bells of the colleges are to be heard, as pulled down. Or shall we follow the Pope heard them when he rode, a soli- hero of the Splendid Shilling, who, tary horseman, over these very hills, and down into the plain, and up to Magda- To Juniper's Magpie or 'Town Hall repairs ?”

“When nightly mists arise, len Bridge. We cared little to look at the villages, strung like beads on the

They, too, are gone.

But as Castor winding thread of the road-Shelling- Pollux, during these moments of ford, Dorchester, Nuneham Courtenay,

doubt and useless reminiscence, are and Sandford-nor did we even turn

still taking us over the rough stones aside to go down to Iffley and the

of the “High,” some decision must be Thames. It was seven when we drew come to ; and so, at a sudden instiganear Oxford. There were people saun- tion, Count von Rosen pulls up in front tering out from the town to have their

of the Mitre, which is an appropriate evening walk. When, at last, we stop- sign for the High Street of Oxford, and ped to pay toll in front of the old lichen- betokens age and respectability. covered bridge across the Cherwell,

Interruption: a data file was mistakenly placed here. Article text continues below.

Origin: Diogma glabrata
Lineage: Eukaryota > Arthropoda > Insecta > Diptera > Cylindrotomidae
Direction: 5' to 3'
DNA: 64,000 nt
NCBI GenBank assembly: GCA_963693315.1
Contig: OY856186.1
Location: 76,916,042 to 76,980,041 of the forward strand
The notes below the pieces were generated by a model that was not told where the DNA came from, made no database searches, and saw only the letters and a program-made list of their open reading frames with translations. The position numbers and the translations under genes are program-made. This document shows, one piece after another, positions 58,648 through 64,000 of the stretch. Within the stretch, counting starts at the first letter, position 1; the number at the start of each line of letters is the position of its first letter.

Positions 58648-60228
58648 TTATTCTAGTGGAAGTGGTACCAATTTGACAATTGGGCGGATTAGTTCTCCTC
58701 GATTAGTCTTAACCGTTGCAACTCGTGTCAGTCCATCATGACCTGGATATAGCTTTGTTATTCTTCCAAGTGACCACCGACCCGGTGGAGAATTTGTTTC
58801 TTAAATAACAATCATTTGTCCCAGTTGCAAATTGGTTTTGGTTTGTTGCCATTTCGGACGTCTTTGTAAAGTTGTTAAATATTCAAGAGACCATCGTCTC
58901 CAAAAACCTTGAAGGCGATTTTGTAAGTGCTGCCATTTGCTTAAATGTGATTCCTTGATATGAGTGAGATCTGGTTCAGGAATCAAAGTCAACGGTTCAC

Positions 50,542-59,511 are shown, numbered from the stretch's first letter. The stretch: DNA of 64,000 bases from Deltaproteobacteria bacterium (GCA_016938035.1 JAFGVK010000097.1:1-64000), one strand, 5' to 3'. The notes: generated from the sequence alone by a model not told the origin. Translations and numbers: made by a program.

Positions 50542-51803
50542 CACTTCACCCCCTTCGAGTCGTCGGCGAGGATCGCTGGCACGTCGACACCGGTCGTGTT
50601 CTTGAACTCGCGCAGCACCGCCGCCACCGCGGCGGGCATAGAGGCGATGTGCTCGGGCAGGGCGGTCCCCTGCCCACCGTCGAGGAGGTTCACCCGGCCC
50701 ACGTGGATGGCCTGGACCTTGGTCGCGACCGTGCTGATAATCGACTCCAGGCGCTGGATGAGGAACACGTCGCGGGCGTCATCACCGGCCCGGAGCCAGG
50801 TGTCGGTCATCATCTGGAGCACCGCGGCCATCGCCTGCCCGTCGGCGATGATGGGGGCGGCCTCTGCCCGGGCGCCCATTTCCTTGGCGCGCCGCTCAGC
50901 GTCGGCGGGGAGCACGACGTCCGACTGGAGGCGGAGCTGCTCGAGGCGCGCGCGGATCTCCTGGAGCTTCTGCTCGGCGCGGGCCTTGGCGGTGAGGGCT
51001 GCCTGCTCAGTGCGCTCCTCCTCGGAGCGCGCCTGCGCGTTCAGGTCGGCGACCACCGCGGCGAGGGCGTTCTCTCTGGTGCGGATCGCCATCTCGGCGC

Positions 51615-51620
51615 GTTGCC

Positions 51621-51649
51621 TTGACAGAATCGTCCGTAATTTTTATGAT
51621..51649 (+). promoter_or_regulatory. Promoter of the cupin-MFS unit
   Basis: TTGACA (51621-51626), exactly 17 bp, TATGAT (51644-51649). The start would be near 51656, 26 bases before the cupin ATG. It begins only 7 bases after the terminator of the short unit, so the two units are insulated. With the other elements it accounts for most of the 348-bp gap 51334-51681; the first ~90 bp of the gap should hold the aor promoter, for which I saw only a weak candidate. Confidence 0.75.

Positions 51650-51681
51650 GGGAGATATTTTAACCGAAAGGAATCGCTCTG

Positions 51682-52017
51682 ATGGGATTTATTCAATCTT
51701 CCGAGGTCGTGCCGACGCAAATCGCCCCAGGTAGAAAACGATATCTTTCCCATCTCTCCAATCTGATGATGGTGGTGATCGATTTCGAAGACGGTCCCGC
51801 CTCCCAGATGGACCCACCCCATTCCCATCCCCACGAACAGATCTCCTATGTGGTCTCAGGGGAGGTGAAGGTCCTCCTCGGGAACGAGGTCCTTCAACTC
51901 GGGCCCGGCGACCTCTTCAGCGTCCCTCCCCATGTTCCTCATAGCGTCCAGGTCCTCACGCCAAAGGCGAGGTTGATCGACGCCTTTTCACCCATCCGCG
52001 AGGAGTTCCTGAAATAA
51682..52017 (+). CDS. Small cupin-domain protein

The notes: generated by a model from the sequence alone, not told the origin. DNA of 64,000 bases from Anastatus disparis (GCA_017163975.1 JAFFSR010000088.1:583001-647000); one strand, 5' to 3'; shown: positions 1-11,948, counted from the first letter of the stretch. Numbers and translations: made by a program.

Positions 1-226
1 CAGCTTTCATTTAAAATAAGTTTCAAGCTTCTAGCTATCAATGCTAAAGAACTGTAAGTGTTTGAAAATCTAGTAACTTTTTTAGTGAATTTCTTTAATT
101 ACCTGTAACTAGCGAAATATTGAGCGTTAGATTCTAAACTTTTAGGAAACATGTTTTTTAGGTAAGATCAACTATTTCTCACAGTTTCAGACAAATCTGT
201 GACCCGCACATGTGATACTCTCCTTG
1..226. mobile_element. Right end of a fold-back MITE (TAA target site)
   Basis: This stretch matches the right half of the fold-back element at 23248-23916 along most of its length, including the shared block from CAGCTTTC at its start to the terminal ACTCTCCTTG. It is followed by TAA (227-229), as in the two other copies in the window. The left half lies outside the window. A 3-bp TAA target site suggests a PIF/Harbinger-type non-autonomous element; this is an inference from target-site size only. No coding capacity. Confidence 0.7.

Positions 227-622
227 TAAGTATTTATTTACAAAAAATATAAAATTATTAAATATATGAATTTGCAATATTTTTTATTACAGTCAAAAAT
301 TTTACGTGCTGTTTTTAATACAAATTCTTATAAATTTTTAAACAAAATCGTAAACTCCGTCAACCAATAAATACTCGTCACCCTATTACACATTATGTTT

The stables of the Mitre are clean, the tower of Magdalen College, and the

well-ventilated, and well-managed magnificent elms on the other side of indeed, no better stables could have the way, had caught a tinge of red from been found for putting up the horses the dusky sunset, and there was a faint

for their next day's rest. When we reflection of crimson down on the still had seen to their comfort, we returned waters that lay among the rank green

to the inn, and found that my Lady and meadows. Then we drove on into the

Bell had not only had all the luggage High Street, and here, in the gathering conveyed to our respective rooms, but dusk, the yellow lamps were beginning had ordered dinner, changed their attire, to glimmer. Should we pull up at the

and were waiting for us in the square, Angel—that famous hostelry of ancient old-fashioned, low-roofed coffee-room times, whose name used to be inscribed which looks out into the High Street. on so many notable coaches ?